He had, indeed, few or none of the infirmities of age that make themselves painfully or inconveniently evident. He carried his slight figure erect, and until his latest years his step was quick and sure. Once he spoke of the lessened height of old people, apropos of something that was said, and "They will shrink, you know," he added, as if he were not at all concerned in the fact himself. If you met him in the street, you encountered a spare, carefully dressed old gentleman, with a clean- shaven face and a friendly smile, qualified by the involuntary frown of his thick, senile brows; well coated, lustrously shod, well gloved, in a silk hat, latterly wound with a mourning-weed. Sometimes he did not know you when he knew you quite well, and at such times I think it was kind to spare his years the fatigue of recalling your identity; at any rate, I am glad of the times when I did so. In society he had the same vagueness, the same dimness; but after the moment he needed to make sure of you, he was as vivid as ever in his life. He made me think of a bed of embers on which the ashes have thinly gathered, and which, when these are breathed away, sparkles and tinkles keenly up with all the freshness of a newly kindled fire. He did not mind talking about his age, and I fancied rather enjoyed doing so. Its approaches interested him; if he was going, he liked to know just how and when he was going. Once he spoke of his lasting strength in terms of imaginative humor: he was still so intensely interested in nature, the universe, that it seemed to him he was not like an old man so much as a lusty infant which struggles against having the breast snatched from it. He laughed at the notion of this, with that impersonal relish which seemed to me singularly characteristic of the self-consciousness so marked in him. I never heard one lugubrious word from him in regard to his years. He liked your sympathy on all grounds where he could have it self-respectfully, but he was a most manly spirit, and he would not have had it even as a type of the universal decay. Possibly he would have been interested to have you share in that analysis of himself which he was always making, if such a thing could have been.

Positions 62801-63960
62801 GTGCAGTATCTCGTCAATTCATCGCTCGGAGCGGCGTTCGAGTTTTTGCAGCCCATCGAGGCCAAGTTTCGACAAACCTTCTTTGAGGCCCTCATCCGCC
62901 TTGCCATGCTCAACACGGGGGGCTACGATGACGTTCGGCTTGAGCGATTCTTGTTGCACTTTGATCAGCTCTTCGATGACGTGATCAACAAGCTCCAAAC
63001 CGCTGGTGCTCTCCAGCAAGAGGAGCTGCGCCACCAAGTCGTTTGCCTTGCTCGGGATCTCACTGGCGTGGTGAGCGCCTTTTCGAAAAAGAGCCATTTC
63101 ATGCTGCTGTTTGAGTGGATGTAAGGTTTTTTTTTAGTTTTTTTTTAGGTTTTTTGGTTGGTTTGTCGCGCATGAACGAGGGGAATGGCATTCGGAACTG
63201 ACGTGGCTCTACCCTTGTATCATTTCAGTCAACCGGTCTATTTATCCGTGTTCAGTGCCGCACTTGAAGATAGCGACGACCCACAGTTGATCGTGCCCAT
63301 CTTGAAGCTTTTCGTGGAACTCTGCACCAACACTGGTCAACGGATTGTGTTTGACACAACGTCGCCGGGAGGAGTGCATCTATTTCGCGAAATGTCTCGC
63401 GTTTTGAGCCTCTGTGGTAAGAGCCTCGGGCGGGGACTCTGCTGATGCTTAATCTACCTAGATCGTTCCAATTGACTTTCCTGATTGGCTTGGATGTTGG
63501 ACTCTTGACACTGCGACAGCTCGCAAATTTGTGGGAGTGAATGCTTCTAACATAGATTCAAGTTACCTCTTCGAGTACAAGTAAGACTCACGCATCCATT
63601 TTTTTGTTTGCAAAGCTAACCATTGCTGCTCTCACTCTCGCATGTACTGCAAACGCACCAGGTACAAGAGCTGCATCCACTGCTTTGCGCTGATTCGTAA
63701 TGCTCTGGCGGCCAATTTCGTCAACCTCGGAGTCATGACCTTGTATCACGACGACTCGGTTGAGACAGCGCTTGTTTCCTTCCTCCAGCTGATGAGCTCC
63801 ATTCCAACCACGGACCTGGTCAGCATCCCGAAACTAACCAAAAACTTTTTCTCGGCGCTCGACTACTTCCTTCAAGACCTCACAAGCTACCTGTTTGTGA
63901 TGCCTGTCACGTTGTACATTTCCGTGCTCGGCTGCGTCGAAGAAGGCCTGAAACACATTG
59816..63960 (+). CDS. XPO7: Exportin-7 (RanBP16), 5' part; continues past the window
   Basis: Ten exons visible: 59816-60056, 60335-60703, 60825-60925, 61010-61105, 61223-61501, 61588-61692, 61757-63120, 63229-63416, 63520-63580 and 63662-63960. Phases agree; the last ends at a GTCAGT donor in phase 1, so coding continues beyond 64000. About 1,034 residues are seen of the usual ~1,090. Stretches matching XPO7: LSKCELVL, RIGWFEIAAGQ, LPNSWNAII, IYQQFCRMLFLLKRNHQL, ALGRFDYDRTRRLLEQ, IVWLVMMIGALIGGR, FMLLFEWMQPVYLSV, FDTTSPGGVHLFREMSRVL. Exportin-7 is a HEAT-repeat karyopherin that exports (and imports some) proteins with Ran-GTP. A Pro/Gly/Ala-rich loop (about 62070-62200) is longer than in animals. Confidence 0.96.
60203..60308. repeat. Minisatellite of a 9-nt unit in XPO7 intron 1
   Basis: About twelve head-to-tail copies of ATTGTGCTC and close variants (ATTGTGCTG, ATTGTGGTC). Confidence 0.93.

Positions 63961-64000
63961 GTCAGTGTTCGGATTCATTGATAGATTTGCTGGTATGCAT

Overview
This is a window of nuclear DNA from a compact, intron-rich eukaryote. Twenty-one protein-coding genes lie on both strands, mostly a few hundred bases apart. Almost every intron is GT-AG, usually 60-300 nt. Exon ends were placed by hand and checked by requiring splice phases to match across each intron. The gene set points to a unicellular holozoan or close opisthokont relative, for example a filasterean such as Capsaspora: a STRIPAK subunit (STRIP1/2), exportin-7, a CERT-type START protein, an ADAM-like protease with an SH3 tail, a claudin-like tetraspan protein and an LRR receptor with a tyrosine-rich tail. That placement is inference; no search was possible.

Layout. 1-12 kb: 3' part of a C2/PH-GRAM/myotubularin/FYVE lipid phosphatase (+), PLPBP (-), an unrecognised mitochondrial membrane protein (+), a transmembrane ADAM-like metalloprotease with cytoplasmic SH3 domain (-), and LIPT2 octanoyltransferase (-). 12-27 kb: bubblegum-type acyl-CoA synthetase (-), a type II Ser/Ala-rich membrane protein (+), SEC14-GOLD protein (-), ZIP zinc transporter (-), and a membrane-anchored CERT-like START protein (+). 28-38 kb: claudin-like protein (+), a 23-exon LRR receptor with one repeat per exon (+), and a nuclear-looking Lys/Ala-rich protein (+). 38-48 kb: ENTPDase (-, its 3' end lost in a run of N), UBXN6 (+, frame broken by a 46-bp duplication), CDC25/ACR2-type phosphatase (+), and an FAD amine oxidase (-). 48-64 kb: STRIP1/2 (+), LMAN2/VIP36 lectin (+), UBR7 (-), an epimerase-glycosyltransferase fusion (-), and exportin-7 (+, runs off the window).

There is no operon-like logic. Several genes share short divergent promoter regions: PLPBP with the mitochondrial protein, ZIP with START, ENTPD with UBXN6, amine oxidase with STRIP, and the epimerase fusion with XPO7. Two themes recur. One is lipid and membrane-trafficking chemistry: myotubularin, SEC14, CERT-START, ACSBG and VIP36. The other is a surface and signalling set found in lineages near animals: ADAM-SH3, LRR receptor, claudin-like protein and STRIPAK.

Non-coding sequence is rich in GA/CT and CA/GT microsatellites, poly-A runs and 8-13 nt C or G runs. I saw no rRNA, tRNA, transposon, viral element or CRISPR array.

He had not much patience with the unmanly craving for sympathy in others, and chiefly in our literary craft, which is somewhat ignobly given to it, though he was patient, after all. He used to say, and I believe he has said it in print,--[Holmes said it in print many times, in his three novels and scattered through the "Breakfast Table" series. D.W.]-- that unless a man could show a good reason for writing verse, it was rather against him, and a proof of weakness. I suppose this severe conclusion was something he had reached after dealing with innumerable small poets who sought the light in him with verses that no editor would admit to print. Yet of morbidness he was often very tender; he knew it to be disease, something that must be scientifically rather than ethically treated. He was in the same degree kind to any sensitiveness, for he was himself as sensitive as he was manly, and he was most delicately sensitive to any rightful social claim upon him. I was once at a dinner with him, where he was in some sort my host, in a company of people whom he had not seen me with before, and he made a point of acquainting me with each of them. It did not matter that I knew most of them already; the proof of his thoughtfulness was precious, and I was sorry when I had to disappoint it by confessing a previous knowledge.